South Australian artist Cathy Gray hopes highlighting the plight of disappearing native plants will empower Australians to do more to protect them.
- Artist highly commended for her work depicting endangered native plants
- 756 out of the 758 critically endangered and endangered species feature in the drawing
- Her mandala will be hung at the National Archives in Canberra until the end of November
Her piece Endangered has won The People’s Choice Dr Wendy Wickes Memoriam Prize as a part of the South Australian Museum’s Waterhouse Natural Science Art Prize.
It was also highly commended by judges for its depiction of the fragile relationship between the arts and the natural world.
Ms Gray’s illustration captured 756 of Australia’s 758 critically endangered and endangered species.
She said while she didn’t win the major prize, it was great that it resonated with people who saw the drawing up close.
“It’s a bit surreal and just such an honor,” Ms Gray said.
“I think for my work especially, it’s very hard to see online and in a photo, but when you go in and you see it in person, just to have that connection and for it to resonate with people, it’s really important.
“We actually have more foreign species now in Australia then we do native.”
She said the loss of Australia’s endangered species was happening right in front of people.
“It’s the plants we may have in our neighborhoods and because of that I believe unlike some environmental issues, people may be empowered to make a difference,” Ms Gray said.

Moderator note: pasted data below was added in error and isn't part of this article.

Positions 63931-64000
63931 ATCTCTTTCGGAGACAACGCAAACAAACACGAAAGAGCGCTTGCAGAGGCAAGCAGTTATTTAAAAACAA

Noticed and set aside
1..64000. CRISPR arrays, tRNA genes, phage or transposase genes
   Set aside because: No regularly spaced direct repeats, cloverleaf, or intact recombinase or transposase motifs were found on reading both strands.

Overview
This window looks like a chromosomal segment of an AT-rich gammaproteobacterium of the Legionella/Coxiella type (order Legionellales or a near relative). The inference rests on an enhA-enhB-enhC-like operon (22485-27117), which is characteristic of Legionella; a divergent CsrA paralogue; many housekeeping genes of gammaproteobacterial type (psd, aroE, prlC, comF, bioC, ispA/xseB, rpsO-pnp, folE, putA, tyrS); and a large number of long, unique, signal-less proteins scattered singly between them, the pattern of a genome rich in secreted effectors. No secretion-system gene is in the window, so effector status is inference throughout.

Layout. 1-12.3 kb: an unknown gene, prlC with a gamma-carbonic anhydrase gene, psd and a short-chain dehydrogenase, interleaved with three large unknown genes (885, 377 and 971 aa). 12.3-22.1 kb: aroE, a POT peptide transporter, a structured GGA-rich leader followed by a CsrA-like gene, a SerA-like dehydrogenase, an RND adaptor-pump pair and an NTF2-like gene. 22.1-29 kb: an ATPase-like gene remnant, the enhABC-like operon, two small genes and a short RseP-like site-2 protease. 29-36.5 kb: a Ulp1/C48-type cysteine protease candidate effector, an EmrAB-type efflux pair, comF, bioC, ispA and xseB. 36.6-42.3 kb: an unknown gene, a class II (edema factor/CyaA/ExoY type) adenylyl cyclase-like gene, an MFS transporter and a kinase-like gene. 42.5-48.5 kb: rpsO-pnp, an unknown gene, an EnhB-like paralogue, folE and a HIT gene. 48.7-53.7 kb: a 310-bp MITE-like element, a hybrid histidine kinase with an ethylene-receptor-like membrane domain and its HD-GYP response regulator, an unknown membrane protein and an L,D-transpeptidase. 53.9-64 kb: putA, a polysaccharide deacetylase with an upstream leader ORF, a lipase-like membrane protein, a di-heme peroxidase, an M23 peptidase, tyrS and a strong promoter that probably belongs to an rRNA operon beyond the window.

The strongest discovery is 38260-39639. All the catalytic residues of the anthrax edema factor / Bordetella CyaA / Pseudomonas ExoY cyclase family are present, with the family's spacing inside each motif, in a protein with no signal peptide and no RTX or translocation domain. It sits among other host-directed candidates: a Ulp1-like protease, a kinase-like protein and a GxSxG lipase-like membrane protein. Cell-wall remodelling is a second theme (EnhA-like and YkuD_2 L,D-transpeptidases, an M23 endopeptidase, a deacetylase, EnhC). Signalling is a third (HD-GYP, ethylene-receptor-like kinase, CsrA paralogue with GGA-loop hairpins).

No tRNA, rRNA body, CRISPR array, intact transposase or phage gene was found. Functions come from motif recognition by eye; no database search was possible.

She said she spent more than 400 hours researching and producing the detailed pen-inked mandala.
She said the most challenging aspect of the piece was researching all the different species and trying to find good photos of each one.
“I actually put it out there on Facebook, and people started to tag botanists they knew and people working in botanical gardens, and those botanists contacted their connections that they had around Australia,” she said.
“They all came together for me, it was a huge challenge for everybody to try and get these last 35 plants.
“Every single plant that is drawn on here might not be around if we don’t make changes, or [we] don’t do something to help these plants.”
The drawing will be on display in the National Archives in Canberra until November.
The People’s Choice Dr Wendy Wickes Memoriam Prize recognises the significance of the public vote, a unique feature of the award, providing visitors with the opportunity to decide on the piece they think most reflects the spirit of the Waterhouse.
The competition is open to artists from around Australia.